Both of those were Dr. P, actually. He was in the first band that I played in. He played drums, I played guitar, and he was three years older than me and always three years ahead of me. Every time I’d make a track and think it was awesome, he’d show me his new track which is like three years better than mine. And I was just like, “how are you so good?” So I’d always just show my stuff to him because we learned together. If I gave him a track and it was bad, he’d tell me it was bad whereas my friends who didn’t quite understand what I was doing because they didn’t make music themselves. So they’d be like “yeah that sounds cool” and then he’d be like “nope, that was rubbish.” It was really handy to have that. That’s how we started Circus Records, which was my foot in the door.

From Twitter, @DavidRayRamirez: What’s your favorite place to play in America?

That’s a tough one, because each place brings a different element to the party. I’ve always like Atlanta because they’re louder than everyone else.  I actually had to put my fingers in my ears once when I came on to wait for them to quiet down a bit. You know when music sounds so loud that it’s making your head shake?  It was like that. So Atlanta’s pretty cool. Denver as well. And I love playing New York, Miami, LA. I I literally reel off every city. They’re always awesome. It’s always good.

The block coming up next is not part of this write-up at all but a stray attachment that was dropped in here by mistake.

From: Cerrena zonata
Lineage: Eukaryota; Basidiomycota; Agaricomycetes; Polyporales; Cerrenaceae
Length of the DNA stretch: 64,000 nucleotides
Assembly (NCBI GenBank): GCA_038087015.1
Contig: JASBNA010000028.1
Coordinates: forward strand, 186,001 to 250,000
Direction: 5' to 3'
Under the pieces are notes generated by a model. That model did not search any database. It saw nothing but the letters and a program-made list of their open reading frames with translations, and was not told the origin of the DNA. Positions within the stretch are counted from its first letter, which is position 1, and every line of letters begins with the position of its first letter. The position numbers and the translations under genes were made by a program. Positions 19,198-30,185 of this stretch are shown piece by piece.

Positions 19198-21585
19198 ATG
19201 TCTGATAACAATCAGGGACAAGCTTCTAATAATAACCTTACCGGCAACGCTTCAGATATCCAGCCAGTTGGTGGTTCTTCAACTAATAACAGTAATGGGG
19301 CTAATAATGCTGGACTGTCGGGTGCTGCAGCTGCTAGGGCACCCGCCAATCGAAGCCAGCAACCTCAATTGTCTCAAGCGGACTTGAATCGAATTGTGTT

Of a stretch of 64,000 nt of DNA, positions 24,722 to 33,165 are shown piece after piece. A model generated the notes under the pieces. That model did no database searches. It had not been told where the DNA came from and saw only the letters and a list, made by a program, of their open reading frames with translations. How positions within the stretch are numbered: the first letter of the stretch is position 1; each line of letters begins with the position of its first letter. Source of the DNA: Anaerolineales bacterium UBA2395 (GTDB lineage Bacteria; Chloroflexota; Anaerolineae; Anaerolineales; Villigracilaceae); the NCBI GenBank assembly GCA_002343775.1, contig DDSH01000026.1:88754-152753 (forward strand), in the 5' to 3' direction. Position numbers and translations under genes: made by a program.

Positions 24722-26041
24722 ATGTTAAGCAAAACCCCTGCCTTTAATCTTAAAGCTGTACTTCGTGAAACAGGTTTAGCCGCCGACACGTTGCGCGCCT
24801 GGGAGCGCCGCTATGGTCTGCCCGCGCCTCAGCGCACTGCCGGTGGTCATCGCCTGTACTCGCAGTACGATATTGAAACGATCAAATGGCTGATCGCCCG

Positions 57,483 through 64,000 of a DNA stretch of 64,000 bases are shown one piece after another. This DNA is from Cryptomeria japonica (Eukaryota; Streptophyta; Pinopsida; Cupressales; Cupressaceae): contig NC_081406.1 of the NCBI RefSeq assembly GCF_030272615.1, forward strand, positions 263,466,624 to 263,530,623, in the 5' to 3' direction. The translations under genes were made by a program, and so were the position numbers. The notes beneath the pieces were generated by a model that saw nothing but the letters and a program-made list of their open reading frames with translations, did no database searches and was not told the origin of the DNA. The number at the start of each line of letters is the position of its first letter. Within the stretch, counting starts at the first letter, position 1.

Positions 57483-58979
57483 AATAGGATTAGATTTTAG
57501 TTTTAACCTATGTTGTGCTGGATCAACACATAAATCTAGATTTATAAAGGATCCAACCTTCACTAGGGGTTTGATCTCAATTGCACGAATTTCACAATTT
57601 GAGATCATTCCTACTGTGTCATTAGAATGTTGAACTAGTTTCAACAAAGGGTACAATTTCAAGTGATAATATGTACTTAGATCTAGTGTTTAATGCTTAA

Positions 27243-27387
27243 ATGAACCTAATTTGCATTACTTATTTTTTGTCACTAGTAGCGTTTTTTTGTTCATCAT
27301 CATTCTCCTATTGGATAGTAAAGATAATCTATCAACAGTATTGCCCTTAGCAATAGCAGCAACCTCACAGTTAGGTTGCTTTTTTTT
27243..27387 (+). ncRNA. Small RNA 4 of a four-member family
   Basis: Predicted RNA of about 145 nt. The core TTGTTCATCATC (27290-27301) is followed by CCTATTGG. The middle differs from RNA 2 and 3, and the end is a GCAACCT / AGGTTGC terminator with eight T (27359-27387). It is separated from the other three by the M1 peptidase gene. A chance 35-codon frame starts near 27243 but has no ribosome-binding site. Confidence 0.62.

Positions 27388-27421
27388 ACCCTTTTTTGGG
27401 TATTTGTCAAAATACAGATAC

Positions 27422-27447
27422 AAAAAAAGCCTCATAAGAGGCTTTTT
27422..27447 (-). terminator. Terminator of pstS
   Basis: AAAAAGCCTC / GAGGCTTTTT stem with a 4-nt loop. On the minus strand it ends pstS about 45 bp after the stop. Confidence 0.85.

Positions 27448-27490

Eduardo Garcia asked on Facebook: What do you do when you aren’t making music?

Um, either sleeping or eating really. Washing my clothes. Tidying my flat. What I’m saying is I’m pretty much making music all the time. It’s my hobby and my job, so I’m so lucky to do it.

For more on the Music Experiment presented by Intel, and to see exclusive videos, interviews and photos from Of Monsters and Men, Santigold, the Jezabels and Flux Pavilion, head to MusicExperiment.com, now.